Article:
Confessions of a Lost Lamb

Wandering away, but ever in the sight of God.

by Marcy Zipf

I was at fault for losing our home. I spent our mortgage money on frivolous things or on items to spoil my kids, then lied to my husband as to where the money had gone. I couldn’t make the payments on my car and was forced to give it back to the dealership.

Besides these pressures, Andrew and I fought constantly — about money, about repairs to the house not being completed, about our girls, and mostly about how I had fallen out of love with him. Our marriage of 17 years was in jeopardy of winding up in divorce court.

Emotional wreck

Looking back, I know that my greed and selfishness led to my family being evicted from a three-bedroom home to a two-bedroom trailer. But back then, consumed by my own self-centeredness, I refused to take any responsibility for it.

I told Andrew I was leaving him. Surprised and crushed, he insisted that he loved me, and he did everything — including going to counseling with me — to keep me from leaving. Through tears, he promised to fix what was wrong in our relationship.

Andrew’s sincere pleadings should have touched my heart, but they didn’t. I was a confused emotional wreck, totally removed from the feelings of others. My daughters (ages 18, 13, and 12) did their best to reassure me that they needed me in their lives, but I couldn’t see or feel their love. I blamed everyone around me for my unhappiness. I had become a bitter and angry person, too hurt to search my heart for truths about me. I resented being born and wanted a way out of my life, leaving my responsibilities and failures for someone else to clean up.

Loss of trust

From early childhood until age 17, I unsuccessfully survived sexual abuse. I say unsuccessfully because I carried the guilt and pain of the abuse with me for 40 years. Looking back, I can see that when I married Andrew, I was not prepared or mature enough to be a wife and mother. Together, though, we did our best to raise our three daughters.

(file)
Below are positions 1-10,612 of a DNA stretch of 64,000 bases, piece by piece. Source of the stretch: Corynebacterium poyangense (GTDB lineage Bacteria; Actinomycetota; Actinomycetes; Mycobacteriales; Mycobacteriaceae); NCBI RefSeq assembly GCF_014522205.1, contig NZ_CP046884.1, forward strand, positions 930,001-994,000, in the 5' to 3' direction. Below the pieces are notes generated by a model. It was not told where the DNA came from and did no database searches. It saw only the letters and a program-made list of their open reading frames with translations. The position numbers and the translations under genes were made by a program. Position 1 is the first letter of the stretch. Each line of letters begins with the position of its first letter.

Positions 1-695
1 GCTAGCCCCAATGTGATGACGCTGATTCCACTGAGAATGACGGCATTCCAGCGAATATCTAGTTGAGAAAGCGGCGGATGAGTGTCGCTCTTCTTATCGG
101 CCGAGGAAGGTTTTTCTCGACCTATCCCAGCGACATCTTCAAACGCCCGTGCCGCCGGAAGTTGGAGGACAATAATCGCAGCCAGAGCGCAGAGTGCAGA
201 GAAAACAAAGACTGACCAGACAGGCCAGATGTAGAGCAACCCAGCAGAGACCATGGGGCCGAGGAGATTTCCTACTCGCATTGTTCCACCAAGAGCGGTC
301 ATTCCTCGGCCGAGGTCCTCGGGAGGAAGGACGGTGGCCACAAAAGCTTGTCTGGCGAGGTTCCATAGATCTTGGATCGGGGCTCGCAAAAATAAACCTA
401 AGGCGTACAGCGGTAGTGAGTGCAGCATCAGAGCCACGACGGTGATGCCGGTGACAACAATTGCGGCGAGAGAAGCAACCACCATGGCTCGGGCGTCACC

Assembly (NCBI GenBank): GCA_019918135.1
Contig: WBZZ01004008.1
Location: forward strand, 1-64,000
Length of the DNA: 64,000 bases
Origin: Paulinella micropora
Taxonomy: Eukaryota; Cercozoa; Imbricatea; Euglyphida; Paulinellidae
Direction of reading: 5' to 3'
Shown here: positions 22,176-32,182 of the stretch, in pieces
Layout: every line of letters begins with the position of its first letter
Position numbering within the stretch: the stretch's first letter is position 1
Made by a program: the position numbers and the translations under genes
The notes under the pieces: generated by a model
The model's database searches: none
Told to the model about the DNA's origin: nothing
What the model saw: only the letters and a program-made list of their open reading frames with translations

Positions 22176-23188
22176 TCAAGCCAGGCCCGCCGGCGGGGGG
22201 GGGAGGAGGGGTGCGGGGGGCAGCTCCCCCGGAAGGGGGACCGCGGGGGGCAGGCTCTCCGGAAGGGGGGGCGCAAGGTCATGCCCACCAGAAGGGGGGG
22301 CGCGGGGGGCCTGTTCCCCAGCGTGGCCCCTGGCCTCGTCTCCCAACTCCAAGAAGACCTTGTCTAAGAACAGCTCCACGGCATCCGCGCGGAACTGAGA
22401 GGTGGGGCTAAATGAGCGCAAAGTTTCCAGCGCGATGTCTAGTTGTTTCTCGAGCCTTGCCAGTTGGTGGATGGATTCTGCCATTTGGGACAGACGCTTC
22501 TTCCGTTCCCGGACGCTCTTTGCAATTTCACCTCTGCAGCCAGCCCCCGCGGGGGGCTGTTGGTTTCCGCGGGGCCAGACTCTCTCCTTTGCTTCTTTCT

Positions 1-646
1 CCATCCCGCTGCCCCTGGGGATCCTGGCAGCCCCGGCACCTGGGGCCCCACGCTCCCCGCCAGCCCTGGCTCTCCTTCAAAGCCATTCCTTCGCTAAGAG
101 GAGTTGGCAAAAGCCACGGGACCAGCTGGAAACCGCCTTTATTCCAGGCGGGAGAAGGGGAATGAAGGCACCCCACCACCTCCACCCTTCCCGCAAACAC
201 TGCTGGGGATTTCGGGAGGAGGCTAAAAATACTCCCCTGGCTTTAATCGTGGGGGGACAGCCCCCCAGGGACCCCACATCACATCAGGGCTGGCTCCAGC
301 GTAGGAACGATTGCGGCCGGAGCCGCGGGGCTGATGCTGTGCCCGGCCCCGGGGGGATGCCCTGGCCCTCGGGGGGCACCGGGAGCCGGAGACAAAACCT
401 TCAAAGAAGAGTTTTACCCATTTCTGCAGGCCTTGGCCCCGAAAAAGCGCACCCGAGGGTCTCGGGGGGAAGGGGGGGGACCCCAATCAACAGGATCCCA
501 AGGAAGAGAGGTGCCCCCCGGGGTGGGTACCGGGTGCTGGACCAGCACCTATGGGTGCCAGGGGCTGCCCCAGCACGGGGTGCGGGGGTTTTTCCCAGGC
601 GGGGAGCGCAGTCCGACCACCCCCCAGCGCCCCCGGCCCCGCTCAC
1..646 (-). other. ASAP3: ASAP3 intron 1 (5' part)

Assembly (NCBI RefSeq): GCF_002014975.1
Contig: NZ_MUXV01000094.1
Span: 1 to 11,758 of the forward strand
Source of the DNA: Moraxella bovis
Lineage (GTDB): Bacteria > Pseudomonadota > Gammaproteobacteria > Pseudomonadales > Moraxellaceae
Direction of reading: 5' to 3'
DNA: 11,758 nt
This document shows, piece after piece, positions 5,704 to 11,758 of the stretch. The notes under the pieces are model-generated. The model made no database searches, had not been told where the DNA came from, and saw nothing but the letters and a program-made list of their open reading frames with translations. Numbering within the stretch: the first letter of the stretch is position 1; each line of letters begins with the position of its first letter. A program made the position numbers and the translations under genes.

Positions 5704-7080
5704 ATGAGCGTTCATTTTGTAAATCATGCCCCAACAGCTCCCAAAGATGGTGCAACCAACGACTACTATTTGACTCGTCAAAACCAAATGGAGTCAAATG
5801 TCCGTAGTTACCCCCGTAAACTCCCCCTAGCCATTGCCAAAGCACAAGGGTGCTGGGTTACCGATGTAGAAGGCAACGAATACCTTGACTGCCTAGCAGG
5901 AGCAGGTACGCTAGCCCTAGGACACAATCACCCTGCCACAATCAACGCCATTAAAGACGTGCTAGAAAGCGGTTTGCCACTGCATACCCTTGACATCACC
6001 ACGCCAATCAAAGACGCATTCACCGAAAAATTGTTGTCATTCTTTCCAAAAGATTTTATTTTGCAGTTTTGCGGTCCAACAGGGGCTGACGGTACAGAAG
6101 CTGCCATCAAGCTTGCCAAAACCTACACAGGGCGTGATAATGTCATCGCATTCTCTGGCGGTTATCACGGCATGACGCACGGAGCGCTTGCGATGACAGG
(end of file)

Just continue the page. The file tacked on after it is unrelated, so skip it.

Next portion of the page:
But unbeknownst to Andrew, I lived in constant fear that my children would fall into the same situation I had. As a result of my past experiences with men, I withheld my true feelings and affections from my husband for all our married life. I trusted no one with my life or with the lives of my girls. Though I took them to church, answered their questions about Jesus Christ, and shared my belief in Christ with them, I wasn’t a committed follower of Christ. While I told my girls that they could pray to and trust in God, I didn’t trust God fully with their lives. How could I? He had abandoned me years ago as my mother had when I was being sexually abused.

Separation and solace

I left my children and husband, confident that they would be better off without me. I rented an apartment and lived apart from my family for eight months. During that time, I wandered around in a dark fog. I told myself and others that I was happy to be living alone, that I had done the right thing for everyone involved by leaving. I could not, however, fill the gaps of loneliness within my heart or bring light to the dark corners of my life or rid myself of the deep-seated feelings of being lost in the world.

Alone in my apartment, I sought different ways to bring solace to my mind and soul. I read books on how to cast spells that would bring “good spirits” of love, peace, and joy into my life. I lit candles and burned incense, berries, and sage offerings to unknown spirits hoping to cleanse my life and find joy. I even rearranged my apartment to bring balance and harmony into my living quarters by way of Fung-Shuy.

Divine sign

Weeks turned into months, and still a great emptiness enveloped me. In early July, eight months into my separation, I drove to Andrew’s trailer to pick up my two youngest daughters for the weekend. Along the way I passed a church with a message board that read “All you need is God.”

I actually laughed out loud, “Yeah, right! Where are You, God? Certainly not with me.”

Death wish